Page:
by Michael A. Clemens, Çağlar Özden, and Hillel Rapoport
Center for Global Development, May 2014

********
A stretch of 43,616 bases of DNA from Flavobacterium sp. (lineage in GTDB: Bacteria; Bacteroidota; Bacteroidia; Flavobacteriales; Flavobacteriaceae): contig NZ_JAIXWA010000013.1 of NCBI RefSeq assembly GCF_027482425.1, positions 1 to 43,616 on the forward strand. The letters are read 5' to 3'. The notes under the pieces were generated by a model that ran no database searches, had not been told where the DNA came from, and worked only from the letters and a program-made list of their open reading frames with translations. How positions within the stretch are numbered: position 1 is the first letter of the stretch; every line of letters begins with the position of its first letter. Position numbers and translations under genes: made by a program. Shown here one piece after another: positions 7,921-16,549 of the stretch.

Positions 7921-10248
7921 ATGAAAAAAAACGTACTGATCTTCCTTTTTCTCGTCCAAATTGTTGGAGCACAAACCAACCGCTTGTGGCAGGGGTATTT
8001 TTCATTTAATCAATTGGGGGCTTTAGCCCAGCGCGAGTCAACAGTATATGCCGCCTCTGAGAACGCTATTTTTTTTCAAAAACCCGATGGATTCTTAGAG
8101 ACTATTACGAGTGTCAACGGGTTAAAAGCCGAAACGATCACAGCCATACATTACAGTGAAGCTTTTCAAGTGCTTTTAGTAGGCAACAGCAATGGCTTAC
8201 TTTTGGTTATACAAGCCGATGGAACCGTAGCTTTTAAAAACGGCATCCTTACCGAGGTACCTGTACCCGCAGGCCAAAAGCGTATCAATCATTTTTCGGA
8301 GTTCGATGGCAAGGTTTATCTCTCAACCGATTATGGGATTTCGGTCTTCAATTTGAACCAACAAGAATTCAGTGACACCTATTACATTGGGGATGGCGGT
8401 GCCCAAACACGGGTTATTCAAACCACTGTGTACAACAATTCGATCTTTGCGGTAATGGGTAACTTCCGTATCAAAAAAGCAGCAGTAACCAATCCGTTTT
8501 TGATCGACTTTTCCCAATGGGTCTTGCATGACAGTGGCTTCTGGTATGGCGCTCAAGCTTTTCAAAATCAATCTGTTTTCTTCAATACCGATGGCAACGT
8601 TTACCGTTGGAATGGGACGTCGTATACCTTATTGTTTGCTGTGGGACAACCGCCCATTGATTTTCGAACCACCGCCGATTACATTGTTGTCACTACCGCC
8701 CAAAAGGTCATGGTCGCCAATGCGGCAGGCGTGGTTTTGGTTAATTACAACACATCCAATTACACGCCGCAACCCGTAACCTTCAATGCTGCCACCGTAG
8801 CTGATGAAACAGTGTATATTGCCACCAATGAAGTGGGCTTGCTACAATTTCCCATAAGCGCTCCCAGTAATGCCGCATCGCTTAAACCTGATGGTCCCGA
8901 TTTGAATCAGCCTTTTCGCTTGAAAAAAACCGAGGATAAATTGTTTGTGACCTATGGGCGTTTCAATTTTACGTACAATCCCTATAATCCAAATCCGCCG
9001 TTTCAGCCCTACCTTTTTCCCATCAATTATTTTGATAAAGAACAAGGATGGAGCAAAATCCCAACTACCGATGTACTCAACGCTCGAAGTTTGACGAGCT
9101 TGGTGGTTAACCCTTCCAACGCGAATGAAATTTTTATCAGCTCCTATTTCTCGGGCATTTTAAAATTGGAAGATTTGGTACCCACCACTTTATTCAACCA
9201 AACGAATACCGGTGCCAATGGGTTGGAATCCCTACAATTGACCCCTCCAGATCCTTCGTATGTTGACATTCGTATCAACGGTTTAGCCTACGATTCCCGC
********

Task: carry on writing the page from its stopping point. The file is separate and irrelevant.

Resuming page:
Research on migration and development has recently changed, in two ways. First, it has grown sharply in volume, emerging as a proper subfield. Second, while it once embraced principally rural-urban migration and international remittances, migration and development research has broadened to consider a range of international development processes. These include human capital investment, global diaspora networks, circular or temporary migration, and the transfer of technology and cultural norms. The authors present a selection of frontier migrant-and-development research that instantiates these trends.